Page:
Star Hits ('88)


Springing form those "heady" punk days, Siouxsie and the Banshees have been thrilling the world with their strange 'n' spooky songs for an amazin' twelve (twelve!) years! And while other bands grow tired and stale, these survivors have been ripping people's heads off, taking over the countryside and making a new album called Peepshow. How do they do it? How? How? We sent Karen Swayne to find out.


Recent recruits to the band's line-up are keyboard player Martin McCarrick and guitarist Jon Klein. They joined the long-time nucleus of Siouxsie Sioux, Steve Severin and Budgie, and they appear to fit in perfectly.

"It's great. It means we get to pick on different people!" snickers Siouxsie. "And because we were all living in the same place it was a really good way of getting to know each other." And isn't that just "special"!


"Ver" Banshees took themselves off to a remote village in the English countryside to make their current album, and they found they could work a lot better with no outside distractions.

"It's very difficult in London, because you have to travel to a studio, get into the right frame of mind to work, and then go home in the evening," says Budgie. "In the country it was great because there were no distractions and we had no specific time to be there or finish. It was very easy to work together because we were all living in the same house."

"A little Banshee family," chortles Siouxsie. "No one had any excuses about being late!"


Why is this, you ask? Well, because Sioux and her Banshee buds are not exactly your typical press "hags."

"The music industry really attracts the worst type of people in the world. There are so many insincere and greedy people within it. And we're not the record company's favorite sort of band because we're not slaves to the promotion. We don't work like that," explains Siouxsie. "I hate over-exposure. That's why we still enjoy doing things like interviews because it's an event when we do something. We never refuse to do things to be bratty; it's just if we're too tired or don't have the time, because nothing good comes out of doing something that you don't want to do."

THEY USED TO TEAR PEOPLE'S HEADS OFF!, not really. Meeting Siouxsie and the Banshees in the flesh could come as a bit of a surprise to anyone expecting a bunch of cool, aloof and unfriendly types. They have, er, "fun"!

"We don't need to shout so hard to get things done now," muses Sioux. "We've always put our foot down about things, but we needed to be much more forceful and intimidate people in the beginning. Now our reputation does that most of the time, and so we don't need to enforce it! We're only like that if we have to be to get things done properly. People are always shocked when they meet us. They say, 'Oh, you're quite human. You haven't torn my head off!'"

And more power to 'em for it!


For years, whenever anyone mentioned the name Siouxsie Sioux, you could be sure that the phrase "Ice Maiden" would pop up in the next breath. As she was not exactly "chatty" she was perceived as being a bit of a "snot." But the singer says she never felt the urge to live and breath that image. Really!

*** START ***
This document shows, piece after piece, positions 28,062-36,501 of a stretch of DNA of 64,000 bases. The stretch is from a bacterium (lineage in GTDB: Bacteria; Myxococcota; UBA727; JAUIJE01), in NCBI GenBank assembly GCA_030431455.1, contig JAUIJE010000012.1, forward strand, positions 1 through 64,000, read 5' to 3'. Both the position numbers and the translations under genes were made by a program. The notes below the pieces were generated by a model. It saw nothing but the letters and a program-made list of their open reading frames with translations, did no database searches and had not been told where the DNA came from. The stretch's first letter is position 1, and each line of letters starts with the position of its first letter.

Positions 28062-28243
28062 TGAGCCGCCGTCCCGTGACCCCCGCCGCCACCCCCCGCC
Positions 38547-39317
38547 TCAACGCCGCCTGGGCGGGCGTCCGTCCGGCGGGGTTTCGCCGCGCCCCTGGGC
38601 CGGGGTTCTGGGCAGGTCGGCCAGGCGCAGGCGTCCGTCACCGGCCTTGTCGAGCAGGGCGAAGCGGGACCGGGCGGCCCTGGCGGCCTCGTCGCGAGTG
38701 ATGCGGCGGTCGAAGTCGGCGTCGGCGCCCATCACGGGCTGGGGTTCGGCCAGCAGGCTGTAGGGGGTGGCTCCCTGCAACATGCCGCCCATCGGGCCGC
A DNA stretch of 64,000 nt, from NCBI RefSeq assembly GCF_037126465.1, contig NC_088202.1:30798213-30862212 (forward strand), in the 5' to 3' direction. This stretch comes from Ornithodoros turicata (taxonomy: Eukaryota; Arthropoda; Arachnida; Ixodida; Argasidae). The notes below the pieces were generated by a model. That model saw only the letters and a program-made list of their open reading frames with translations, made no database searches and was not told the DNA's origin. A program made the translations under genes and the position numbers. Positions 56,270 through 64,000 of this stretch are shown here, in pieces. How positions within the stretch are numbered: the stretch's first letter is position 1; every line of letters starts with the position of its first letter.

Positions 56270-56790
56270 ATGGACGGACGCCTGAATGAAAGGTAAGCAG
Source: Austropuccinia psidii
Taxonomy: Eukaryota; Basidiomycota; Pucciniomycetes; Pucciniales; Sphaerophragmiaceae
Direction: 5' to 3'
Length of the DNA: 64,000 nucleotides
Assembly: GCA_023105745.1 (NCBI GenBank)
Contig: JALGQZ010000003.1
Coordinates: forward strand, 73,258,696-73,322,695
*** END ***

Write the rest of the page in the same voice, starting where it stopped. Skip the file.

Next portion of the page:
"That kind of thing has always been very amusing to me," she claims. "It's the sort of name tag I get, but I've never let it sink in."

"I think that was a way of catagorizing our early sort of shows," reckons Steve. "It was just so unusual for a band to go onstage and not really communicate between songs."

"We never really came on and did all the pat phrases you get between songs, like 'We love you London!' or 'Do you fell awlright?!' or 'Get your hands together!' and that sort of pantomime," elaborates Siouxsie. "I always hated pantomimes when I was younger anyway. I just hated being patronized like that."


"We felt that we were much too close to our own music to be as selective as we should be," says Siouxsie. "So a lot of the material on Peepshow is written in a more removed way, it's very much observing something."

It was The Banshees Through The Looking Glass album--which consisted entirely of cover versions--that gave them the impetus to take a fresh look at their music.

"It was a make-or-break situation," says Siouxsie. "We gave ourselves a project to do, and if it hadn't worked out we would've taken it as a sign that maybe we should give up. We really felt the need to redefine things and start all over again."

"We chose songs that we all liked and stuff that was important to us when we were growing up for the album, and just listening to them we suddenly realized that a lot of great records are really simple," adds Budgie. "It was a good way of disciplining ourselves."


A lot of bands can't stomach twelve months together, let alone twelve years, but not Ver Banshees. And there's life left in them yet!

"We've had some really good fights in our time," reminisces a misty-eyed Siouxsie. "But basically we like each other and we get on together. And if we have differences we don't bottle it up, we fight it out. And we're top sulkers too! There have been rumors that we're going to break up all through our career, but that doesn't mean we're going to. In fact, if other people don't start them we start them ourselves..."

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